For some bond transactions, in which an issuer or a borrower with operations that are not closely integrated is financing multiple projects, it may be necessary to identify in the TEFRA notice and approval a separate maximum principal amount of bonds to be issued for each project. This may necessitate effort on the part of such issuers and borrowers and their counsel to identify tailored “maximum amount” figures that represent their realistic expectations as to the costs of each such project that is to be bond financed. For some, this may appear to be a new administrative imposition and a departure from TEFRA practices under the 1983 temporary regulations.
4. Timing Interval between Public Hearing and Public Approval
Consistent with the 1983 temporary regulations, the new TEFRA regulations are silent as to the maximum amount of time that may elapse between the date on which a TEFRA hearing is held and the date on which a public approval is secured. However, the summary explanation accompanying the new TEFRA regulations states that, as general principle, a one-year interval between these two dates is reasonable and that an even longer interval may be reasonable in some cases. These statements appear to provide clarity for the first time that a gap of up to one year between TEFRA hearing and approval dates can be approved, though issuers will want to consult with bond counsel if the interval is anticipated to exceed one year, to determine whether a longer delay can satisfy the “reasonableness” standard implied in the summary explanation.
5. Timing Interval between Public Approval and Bond Issuance
The new TEFRA regulations clarify that bonds must generally be issued within one year after the date on which a TEFRA approval is secured.
6. TEFRA Procedures for “Blind Pools” of Qualified 501(c)(3) Bonds
The new TEFRA regulations permit issuers of so-called “blind pools” of qualified 501(c)(3) bonds (in which the 501(c)(3) organizations that will ultimately borrow the proceeds of the pool bonds are not identified on the issuance date of the bonds), to undertake a two-step TEFRA process. The first step, which must be completed prior to issuance of the pool bonds, is to secure an initial public approval (following a duly noticed TEFRA hearing) of the issue as a whole, from an “applicable elected representative” of the issuer (or of a governmental unit on whose behalf the pool bonds are being issued). The second step, when and as each pool loan is originated from bond proceeds to an identified 501(c)(3) organization, is to secure a supplemental public approval, including another issuer approval and a “host” approval in the jurisdiction in which the 501(c)(3) borrower’s project is to be located, prior to pool loan origination. Although “blind pool” bond transactions are not as common today as in the past (perhaps for market-based reasons), these provisions in the new TEFRA regulations might help facilitate such transactions in the future.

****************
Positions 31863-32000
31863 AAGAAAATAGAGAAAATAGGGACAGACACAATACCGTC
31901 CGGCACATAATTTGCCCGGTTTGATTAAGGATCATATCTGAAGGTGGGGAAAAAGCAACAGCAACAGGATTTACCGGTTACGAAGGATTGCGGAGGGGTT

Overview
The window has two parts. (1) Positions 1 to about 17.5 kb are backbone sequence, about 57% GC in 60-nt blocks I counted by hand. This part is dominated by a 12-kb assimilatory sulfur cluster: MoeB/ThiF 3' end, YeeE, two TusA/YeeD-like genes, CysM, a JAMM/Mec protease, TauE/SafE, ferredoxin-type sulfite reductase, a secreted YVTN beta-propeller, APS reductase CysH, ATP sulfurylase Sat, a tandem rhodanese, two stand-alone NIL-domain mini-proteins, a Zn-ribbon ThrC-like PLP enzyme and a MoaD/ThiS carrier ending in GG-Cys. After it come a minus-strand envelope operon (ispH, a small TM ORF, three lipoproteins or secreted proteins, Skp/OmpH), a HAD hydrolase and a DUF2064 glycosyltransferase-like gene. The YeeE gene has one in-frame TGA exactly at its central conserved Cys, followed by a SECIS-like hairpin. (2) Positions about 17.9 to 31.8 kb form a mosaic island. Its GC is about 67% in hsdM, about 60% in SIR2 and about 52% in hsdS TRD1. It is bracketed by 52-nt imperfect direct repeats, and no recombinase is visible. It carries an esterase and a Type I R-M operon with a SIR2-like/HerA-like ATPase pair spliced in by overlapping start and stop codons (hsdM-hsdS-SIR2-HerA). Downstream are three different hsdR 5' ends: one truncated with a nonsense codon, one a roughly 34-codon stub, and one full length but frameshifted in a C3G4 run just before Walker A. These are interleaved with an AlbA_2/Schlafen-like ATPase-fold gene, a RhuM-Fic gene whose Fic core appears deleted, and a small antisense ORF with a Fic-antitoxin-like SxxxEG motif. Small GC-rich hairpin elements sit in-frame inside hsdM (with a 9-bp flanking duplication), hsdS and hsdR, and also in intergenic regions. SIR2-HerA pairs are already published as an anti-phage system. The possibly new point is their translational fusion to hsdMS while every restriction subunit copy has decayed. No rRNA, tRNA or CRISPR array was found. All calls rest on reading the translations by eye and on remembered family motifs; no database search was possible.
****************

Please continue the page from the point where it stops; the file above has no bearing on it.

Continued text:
7. Post-issuance “TEFRA Cures”
The new TEFRA regulations offer issuers and borrowers a new and potentially useful tool, referred to as a “TEFRA cure,” which under certain circumstances will permit uses bond proceeds that would deviate substantially from the proposed uses of proceeds that were described in the original TEFRA notice and approval. For example, if an issuer described a hospital construction project to be located in City A in its original TEFRA notice and determined after bond issuance that because of a natural catastrophe in City A, it should instead allocate the bond proceeds to a separate hospital construction project in City B that was not described in the original TEFRA notice and approval, it could use the “cure” provisions in the new regulations to secure a new TEFRA approval for the newly identified project prior to reallocating the bond proceeds. This post-issuance procedure, which was not contemplated in the 1983 temporary regulations, is available to issuers and borrowers only if no substantial deviation with respect to the project (or the amount of bond proceeds to be allocated to the project) was reasonably expected at the time of the original TEFRA hearing and approval and only if the change in the proposed use of bond proceeds occurs as a result of unexpected events or unforeseen circumstances.
The preceding is a high-level summary of selected developments in the new TEFRA regulations. These regulations are likely to significantly affect the conduct of proceedings to secure TEFRA approvals. Issuers and borrowers of tax-exempt private activity bonds should consult counsel about how the specifics of the new TEFRA regulations might affect their preparations for upcoming bond transactions.
Please contact Antonio Martini at (617) 378-4136 or any other member of Hinckley Allen’s Public Finance Group if you would like more information about the new TEFRA regulations or if you have any other tax-exempt bond compliance matter you would like to discuss.